I’ve become accustomed to living in a war zone.

UK for UNHCR spoke to Ukrainian translator Natalia about how her life changed when the war in Ukraine started, and how she’s doing now.


More stories

We first spoke to then 26-year-old Natalia in 2022, not long after Russia invaded Ukraine. As one year of war in Ukraine surpassed, we spoke to Natalia again to reflect on the past year and give an update on her situation.

This is part one of a two-part series. To read part one, please visit our website here.


Life is much more difficult now than when we last spoke, although the situation is worse, I’ve become accustomed to living in a war zone. I’ve become used to the sounds of missile attacks, although that’s not to say that they’re not scary anymore, because they definitely are.

We’re still forced to hide underground when the siren sounds, and children with their pets and families will all hide together. We’ve become so used to going underground now that there are some home comforts there: mattresses, chairs, activities to do whilst people wait for the siren to turn off. The difficult part is trying to work around the sirens, as I’ll often be in the middle of a task and then be forced to retreat underground. The intermittent electricity has also made working really difficult, especially when I have to work to deadlines.

As a whole, I’m doing ok. Sometimes I’m ok, sometimes I cry – it depends on the day. Winter is really difficult in Ukraine, so this makes the situation harder.

In October, I was able to leave Ukraine to go to France to visit my cousin with my family, and whilst I was there, I still wanted to go back home. It was difficult for people to believe that I’d want to leave a safe country to go home to a war zone where there are constant shellings and the sound of air raid sirens blast throughout the city, but I just missed my home.

Natalia alongside her family on a recent holiday to France.

When we last spoke, I was living near Kyiv, but I’ve since moved and I’m now living further away.  This still isn’t ideal, and I’m scared that due to shellings targeting infrastructure, my home is going to be hit as I live in an area with something they would target.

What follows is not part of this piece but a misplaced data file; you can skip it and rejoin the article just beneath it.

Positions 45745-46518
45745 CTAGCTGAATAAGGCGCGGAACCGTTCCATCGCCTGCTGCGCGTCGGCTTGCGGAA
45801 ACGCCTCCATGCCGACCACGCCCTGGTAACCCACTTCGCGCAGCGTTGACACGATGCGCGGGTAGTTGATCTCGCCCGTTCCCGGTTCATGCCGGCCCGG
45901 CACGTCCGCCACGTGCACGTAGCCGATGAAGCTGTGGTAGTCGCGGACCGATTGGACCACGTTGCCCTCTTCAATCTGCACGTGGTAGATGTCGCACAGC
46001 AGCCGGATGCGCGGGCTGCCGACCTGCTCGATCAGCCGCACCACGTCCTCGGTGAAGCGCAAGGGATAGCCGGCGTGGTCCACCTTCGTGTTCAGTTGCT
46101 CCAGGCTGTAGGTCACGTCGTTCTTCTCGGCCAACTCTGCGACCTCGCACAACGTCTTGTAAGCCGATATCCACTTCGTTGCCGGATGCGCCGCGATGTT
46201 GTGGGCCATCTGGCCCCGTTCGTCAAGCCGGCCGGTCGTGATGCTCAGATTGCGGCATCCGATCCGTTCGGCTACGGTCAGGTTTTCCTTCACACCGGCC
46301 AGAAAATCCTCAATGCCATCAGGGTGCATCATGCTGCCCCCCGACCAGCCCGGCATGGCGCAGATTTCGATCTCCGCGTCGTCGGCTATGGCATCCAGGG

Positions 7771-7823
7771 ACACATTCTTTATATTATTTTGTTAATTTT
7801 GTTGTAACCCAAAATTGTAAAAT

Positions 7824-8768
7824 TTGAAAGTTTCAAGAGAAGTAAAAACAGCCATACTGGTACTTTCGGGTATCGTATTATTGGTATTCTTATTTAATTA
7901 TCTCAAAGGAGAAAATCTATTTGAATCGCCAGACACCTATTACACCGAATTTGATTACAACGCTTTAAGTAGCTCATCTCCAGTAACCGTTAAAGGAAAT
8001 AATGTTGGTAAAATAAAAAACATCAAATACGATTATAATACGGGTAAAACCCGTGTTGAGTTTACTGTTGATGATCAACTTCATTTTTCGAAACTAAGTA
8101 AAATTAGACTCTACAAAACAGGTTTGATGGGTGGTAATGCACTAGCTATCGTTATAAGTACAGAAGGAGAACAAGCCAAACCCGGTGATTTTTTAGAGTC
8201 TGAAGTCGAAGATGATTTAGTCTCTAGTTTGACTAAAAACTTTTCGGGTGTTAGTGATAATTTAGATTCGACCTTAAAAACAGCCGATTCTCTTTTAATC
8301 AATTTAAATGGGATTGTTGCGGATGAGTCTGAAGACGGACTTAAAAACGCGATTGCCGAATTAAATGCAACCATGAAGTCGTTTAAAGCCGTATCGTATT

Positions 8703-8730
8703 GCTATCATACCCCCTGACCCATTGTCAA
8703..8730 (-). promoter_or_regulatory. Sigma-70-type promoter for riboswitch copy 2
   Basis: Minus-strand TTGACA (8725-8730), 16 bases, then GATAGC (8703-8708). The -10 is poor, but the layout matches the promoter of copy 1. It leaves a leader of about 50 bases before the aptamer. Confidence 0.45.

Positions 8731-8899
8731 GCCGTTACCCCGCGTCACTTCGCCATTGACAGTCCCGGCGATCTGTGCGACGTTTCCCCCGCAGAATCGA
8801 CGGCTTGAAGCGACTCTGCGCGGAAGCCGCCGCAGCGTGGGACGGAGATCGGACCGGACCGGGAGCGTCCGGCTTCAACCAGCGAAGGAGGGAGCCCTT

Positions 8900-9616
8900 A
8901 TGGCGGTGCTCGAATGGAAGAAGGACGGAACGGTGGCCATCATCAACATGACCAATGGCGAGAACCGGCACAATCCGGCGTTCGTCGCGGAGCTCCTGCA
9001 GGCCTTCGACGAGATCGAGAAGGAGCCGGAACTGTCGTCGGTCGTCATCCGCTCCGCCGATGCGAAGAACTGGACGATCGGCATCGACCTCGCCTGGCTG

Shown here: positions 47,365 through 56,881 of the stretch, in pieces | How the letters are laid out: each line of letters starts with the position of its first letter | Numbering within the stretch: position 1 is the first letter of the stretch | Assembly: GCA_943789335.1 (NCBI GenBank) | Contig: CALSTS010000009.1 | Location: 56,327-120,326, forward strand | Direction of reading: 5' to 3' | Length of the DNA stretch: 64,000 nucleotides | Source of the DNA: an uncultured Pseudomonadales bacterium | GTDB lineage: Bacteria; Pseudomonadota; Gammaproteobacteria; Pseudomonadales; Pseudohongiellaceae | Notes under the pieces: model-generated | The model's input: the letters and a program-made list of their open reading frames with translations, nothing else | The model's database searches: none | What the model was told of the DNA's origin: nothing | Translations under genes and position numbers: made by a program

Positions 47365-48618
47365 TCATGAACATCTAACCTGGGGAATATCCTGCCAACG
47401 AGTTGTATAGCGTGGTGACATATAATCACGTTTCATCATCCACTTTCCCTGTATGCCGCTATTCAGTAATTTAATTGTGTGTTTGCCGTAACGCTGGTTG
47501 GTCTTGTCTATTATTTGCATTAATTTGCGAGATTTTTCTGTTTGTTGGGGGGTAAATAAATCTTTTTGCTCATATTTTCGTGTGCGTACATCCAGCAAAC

I was really hesitant to return to this area of Ukraine. Just a few months ago, there were still rockets flying over our heads, and when it came time to return these memories came flooding back to me. On the train on my way back I remember my heart racing when we got closer to the station in Kyiv. It was a mix of being afraid, but also wondering what would be left.

When we got back it, didn’t look how I imagined. It was the beginning of May 2022 when we returned, and the flowers had blossomed and everything was green and picturesque. When we initially left it was winter and everything was cold and covered in snow.

When we returned, people had returned to the streets as if nothing had happened – only the ruins of former buildings were there to remind us of the invasion.

A damaged building in Natalia’s village.

Things are still far from perfect: there are still shellings, residential buildings are still being targeted, and lives are still being ruined. But I feel somewhat positive and hopeful for the future that we will be able to return to normal. Until then, I’m grateful to everyone supporting Ukraine, donating money and hosting refugees from Ukraine.

I was surprised because Britain is so far away from Ukraine, but it warmed my heart to see how British people supported and continue to support people from Ukraine. We are really grateful for everything they do for us, because we really need it right now.


To read Natalia’s Gallery of the (New) Home submission, please visit our website here.

Millions of people like Natalia have been forced to flee their homes. UNHCR is in Ukraine and neighbouring countries providing lifesaving assistance. Please donate today to support UNHCR’s vital work.  

Share This